a packet per keystroke, even on links where you could type faster than
the ACKs returned, the Nagle timer throttled TCP down to batching
keystrokes into a single packet per round-trip. When file transfers
immediately swamped LANs, slow-start eased up to limit congestion.

So when HTTP presents its demand for many small transfers in parallel
immediately, there are solutions on the shelf. Some vendors are
already marketing "accelerators" which rely on matched encoders at
server and client, like Sitara's SpeedServer. Unfortunately, these
approaches aren't backward compatible with HTTP as-is -- nor as simple
to code.

W3C's HTTP-NG (Next Generation) project sees it as a three-layer
problem: message transport, remote invocation, and "The Classic Web
Application" (TCWA). At the bottom, they propose a multiplexing
protocol which combines all the traffic destined for a single web
server into a single TCP connection. This allows the conversations
regarding individual transfers to be diced up independently: an
intelligent server might respond with the first few critical bytes of
all the images in the first packet. A fully specified W3Mux layer
still needs to address flow control (gating the relative priority of
the subchannels without starving them), simultaneous open (which TCP
does allow), and lots of interoperability testing.

The middle layer 'compresses' the data to be transferred by
marshalling arguments in native data types rather than English. So
numbers would be sent as integers; dates as binary fields; and strings
as reusable tokens. The tip of their proposal (reaching into the
cloudy heights of improbability, some critics might say) is
reengineering the Web as a distributed object system, modeled as
operations on data structures rather than documents.

Building the Perfect Beast

Having slain Gopher (and a host of other competitors), the Web appears
to be expanding in all directions today. Just as the SMTP state
machine defined a style or protocol design for a generation, every new
application these days seems to ape HTTP's state-less style -- if only
to piggyback a free ride through firewalls at port 80. The Internet
Architecture Board is on the verge of issuing guidelines to rein in
this tendency. First, the HTTP port should be reserved for protocols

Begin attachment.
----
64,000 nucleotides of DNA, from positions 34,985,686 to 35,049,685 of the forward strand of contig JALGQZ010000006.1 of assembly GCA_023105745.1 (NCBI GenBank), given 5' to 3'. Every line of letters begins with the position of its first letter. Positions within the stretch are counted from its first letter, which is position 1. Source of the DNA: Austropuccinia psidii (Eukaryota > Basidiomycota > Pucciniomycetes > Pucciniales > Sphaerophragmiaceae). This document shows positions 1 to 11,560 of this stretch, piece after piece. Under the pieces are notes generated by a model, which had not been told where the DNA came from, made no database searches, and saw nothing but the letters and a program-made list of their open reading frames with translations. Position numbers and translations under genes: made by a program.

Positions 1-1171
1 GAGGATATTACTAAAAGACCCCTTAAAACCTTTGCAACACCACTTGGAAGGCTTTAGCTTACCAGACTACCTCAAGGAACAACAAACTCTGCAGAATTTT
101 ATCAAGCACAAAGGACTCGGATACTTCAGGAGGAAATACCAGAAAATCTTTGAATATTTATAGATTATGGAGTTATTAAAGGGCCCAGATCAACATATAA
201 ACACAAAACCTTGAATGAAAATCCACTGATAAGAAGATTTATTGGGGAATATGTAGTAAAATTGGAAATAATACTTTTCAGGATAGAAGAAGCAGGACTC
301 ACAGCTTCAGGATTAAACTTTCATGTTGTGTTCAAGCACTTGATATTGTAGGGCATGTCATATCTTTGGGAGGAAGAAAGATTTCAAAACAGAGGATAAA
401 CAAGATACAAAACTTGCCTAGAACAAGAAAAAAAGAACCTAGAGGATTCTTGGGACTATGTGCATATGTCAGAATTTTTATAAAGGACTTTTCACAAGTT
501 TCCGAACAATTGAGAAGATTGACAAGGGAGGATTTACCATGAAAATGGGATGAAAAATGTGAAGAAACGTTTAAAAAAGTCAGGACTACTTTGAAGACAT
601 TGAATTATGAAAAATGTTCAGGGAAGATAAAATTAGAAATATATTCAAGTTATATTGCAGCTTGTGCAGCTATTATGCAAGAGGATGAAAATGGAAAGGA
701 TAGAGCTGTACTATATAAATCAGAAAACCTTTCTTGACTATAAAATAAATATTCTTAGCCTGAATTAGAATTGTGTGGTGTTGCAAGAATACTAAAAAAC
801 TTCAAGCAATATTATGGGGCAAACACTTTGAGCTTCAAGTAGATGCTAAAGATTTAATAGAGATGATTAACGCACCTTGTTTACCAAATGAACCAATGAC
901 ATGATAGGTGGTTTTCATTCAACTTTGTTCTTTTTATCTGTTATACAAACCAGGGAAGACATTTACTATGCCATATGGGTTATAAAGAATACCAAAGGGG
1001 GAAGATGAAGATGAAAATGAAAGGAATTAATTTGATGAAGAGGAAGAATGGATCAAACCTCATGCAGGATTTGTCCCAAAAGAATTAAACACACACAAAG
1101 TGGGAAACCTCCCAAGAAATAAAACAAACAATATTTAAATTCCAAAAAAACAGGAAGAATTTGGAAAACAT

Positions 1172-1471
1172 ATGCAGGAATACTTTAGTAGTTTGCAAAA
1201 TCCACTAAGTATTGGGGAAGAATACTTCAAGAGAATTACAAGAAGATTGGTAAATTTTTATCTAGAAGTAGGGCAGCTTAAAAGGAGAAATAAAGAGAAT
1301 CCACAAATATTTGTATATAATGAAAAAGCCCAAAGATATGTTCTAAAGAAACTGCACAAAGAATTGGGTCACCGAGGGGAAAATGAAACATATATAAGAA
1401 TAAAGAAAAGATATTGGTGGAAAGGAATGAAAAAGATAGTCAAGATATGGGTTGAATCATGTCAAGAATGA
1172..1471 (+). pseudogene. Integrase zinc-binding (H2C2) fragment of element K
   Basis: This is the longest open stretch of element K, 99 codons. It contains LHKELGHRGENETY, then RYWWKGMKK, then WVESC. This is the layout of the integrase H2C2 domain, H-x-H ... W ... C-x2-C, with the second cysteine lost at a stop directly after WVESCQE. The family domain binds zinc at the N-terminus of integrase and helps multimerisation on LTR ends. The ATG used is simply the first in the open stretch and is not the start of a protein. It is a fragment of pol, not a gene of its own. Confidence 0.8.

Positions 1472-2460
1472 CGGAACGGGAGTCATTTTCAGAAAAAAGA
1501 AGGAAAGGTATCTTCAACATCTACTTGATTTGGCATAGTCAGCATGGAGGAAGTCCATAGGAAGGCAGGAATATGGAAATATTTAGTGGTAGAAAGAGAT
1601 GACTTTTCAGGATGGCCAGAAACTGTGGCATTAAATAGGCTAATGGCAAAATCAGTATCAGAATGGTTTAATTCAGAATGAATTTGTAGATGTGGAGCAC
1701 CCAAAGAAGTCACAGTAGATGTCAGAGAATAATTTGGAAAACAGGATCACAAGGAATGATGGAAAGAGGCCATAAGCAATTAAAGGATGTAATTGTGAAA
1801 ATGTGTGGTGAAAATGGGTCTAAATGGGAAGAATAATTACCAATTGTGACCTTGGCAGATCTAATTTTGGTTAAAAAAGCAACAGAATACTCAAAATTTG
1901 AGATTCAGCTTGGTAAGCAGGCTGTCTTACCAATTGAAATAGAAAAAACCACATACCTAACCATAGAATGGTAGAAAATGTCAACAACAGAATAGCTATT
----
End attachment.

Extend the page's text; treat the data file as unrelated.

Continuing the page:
which manipulate the kind of information already in web servers.
WebDAV is OK, since it extends documents; IPP would not, since it uses
POST as a barn door for its printing procedure calls. Second, HTTP
should not be referenced by-copy. Lots of other efforts want to
'borrow' a few headers for authentication or navigation and end up
copying text into other specs, raising the scepter of divergent
versions. Third, HTTP is not a valid precedent for MIME users -- it
plays fast and loose with certain rules which enable absolute
interoperablity through mail gateways. HTTP allows bare <CR> and <LF>
as well as inventing a new Content-Encoding: process.

The IAB guidelines are a reminder that HTTP still occupies a limited
niche in the space of possible Transfer Protocols. True, its message
format can encode any MIME entity, even live data streams -- but only
from the server to the client. True, its address format can point at
anything -- but even then it can't encode whether the resource is
expected to be secured, paid for, or otherwise reprocessed. And it is
most certainly restricted to one-to-one, synchronous, request-response
(client-pull) interaction. All the various hacks to 'push' data to
groups of subscribers are, well, hacks: automatic polling, shared
caches, and "we will mail your response within two working days".

The moral, then, for would-be sucessors to HTTP is to pick another
niche and follow the network effects. Internet-scale event
notification, for example, requires true push and subscriber
management. Current efforts to shove presence information through HTTP
may succeed, but any larger shift to event-based integration could
catalyze a new, symmetric protocol which allows servers to initiate
connections back to clients. Simply compressing existing HTTP traffic
without adding new functionality faces a powerful entrenched